Every year since 2004, Columbia Police Department’s Family Assistance Program plays Santa Claus to a number of local families, brightening their holidays with the help of generous youth in the community.
Tom Detmer’s Columbia High School work-based experience class raised $450, and Columbia Middle School students raised nearly $1,500 along with 250 toys.
“Because of your hard work, your commitment and dedication to this community, you’re going to make it a better Christmas for a number of families here in town,” Columbia Police Chief Joe Edwards told CMS students Friday when they presented their donation to the department.
Detmer said he got the idea to help the FAP when he was creating his lesson plans at the start of the school year.
“I knew it would be good for them to run a small, philanthropic operation, which is a version of a small business,” Detmer said. “They got to go through all the planning stages of running a small business.”
Detmer had previously talked to a business management teacher about raising money for less fortunate families and knew this would be a great route to take.
The five-student class began the fundraising process at the end of November, and Detmer presented the check to Edwards and Deputy Chief of Police Jerald Paul.Pictured, from left, are members of Tom Detmer’s work-based management class at Columbia High School, Alex Hunsaker, Kaitlyn Anderson, Nicole Walla, Ally Juengling and Jessica Casey. (Robyn Dexter photo)
Edwards started the Family Assistance Program in 2004, his first year as chief, when he saw his officers responding to the same families throughout the year for domestic and other types of calls, which often end- ed in the arrest of a parent.
“I wanted to help foster a positive image of police in the community for these kids,” Edwards said. “And in the past couple years, the program just exploded.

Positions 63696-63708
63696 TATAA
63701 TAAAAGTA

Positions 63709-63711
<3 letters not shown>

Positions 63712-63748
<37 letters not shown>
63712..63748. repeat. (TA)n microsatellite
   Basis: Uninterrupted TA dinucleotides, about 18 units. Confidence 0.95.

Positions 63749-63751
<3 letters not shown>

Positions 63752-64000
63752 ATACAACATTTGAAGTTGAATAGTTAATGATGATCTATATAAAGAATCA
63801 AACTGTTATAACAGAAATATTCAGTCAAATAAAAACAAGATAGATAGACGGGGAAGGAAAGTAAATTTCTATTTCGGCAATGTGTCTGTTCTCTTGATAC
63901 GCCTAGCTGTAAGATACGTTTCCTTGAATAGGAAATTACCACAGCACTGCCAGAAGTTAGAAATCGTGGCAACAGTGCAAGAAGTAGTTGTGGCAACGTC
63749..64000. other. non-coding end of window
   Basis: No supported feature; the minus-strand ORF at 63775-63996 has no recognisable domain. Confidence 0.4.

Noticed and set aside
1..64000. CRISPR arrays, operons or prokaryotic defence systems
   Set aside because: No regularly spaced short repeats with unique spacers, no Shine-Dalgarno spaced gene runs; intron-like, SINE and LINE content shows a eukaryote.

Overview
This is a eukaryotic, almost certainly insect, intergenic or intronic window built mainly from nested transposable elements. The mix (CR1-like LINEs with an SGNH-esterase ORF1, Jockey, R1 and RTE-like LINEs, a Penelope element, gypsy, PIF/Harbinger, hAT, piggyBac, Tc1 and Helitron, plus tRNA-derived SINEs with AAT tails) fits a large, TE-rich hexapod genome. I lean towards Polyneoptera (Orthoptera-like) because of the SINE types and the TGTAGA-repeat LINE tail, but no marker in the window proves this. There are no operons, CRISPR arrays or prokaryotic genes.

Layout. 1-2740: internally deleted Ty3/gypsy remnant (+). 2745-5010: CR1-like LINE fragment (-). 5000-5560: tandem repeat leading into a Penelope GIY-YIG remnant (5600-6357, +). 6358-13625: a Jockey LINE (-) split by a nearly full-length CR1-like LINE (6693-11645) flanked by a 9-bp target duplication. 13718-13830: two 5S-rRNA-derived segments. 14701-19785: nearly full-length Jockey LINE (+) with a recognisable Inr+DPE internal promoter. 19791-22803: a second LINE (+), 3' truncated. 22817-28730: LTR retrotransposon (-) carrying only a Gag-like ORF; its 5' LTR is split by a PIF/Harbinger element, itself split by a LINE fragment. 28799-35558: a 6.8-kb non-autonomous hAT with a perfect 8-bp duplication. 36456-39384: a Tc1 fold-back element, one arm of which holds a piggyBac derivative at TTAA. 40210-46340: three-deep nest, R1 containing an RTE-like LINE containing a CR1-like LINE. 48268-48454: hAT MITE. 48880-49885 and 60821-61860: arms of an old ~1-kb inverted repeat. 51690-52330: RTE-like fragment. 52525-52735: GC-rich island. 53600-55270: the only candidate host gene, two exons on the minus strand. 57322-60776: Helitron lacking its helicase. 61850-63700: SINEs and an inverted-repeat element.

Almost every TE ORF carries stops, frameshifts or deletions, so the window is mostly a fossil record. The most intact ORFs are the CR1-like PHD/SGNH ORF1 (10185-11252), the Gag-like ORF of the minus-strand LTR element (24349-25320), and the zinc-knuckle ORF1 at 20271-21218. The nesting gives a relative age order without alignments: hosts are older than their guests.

“Now it’s not just homes that have legal problems; it’s homes that have financial problems.”
Throughout the year, Columbia schools, churches and civic organizations all throughout the year keep track of families they think could benefit from assistance during the holidays, and Edwards contacts them to see if they want to be included in the program.
All the money used is donated, and since most of the donations come from Columbia students, all the families helped by the FAP are in the school district.
When Christmas draws near, Edwards again contacts the families and finds out ages of family members, their clothing sizes and any specific needs they have, and uses the donations to make purchases. This year, the program has 12 participating families, plus toys donated through toy drives at the police department and middle school will allow CPD to provide about 20 additional families with treats for their youngest members.
Additionally, local businessman Joe Koppeis donates food to help make Christmas meals from the Market Place.
Detmer’s class raised money for their donation by selling CHS Eagles apparel as a fundraiser before the holidays, and they used their business curriculum to make the most of their philanthropic efforts.
“It took about four weeks total with the designing and ordering,” Detmer said. “It worked out really well and we were able to give a little bit of money to the less fortunate.”
This semester was the first time the class has done a fundraising operation like this, and Detmer said it’s something he plans to continue.
“I’d really like to make it an ongoing endeavor and morph into a sort of kiosk operation,” he said. “We’ll see how it goes.”
And this is a proposition Edwards welcomes.
“A lot of people don’t believe there are people that have that much need in this area but there are,” he said.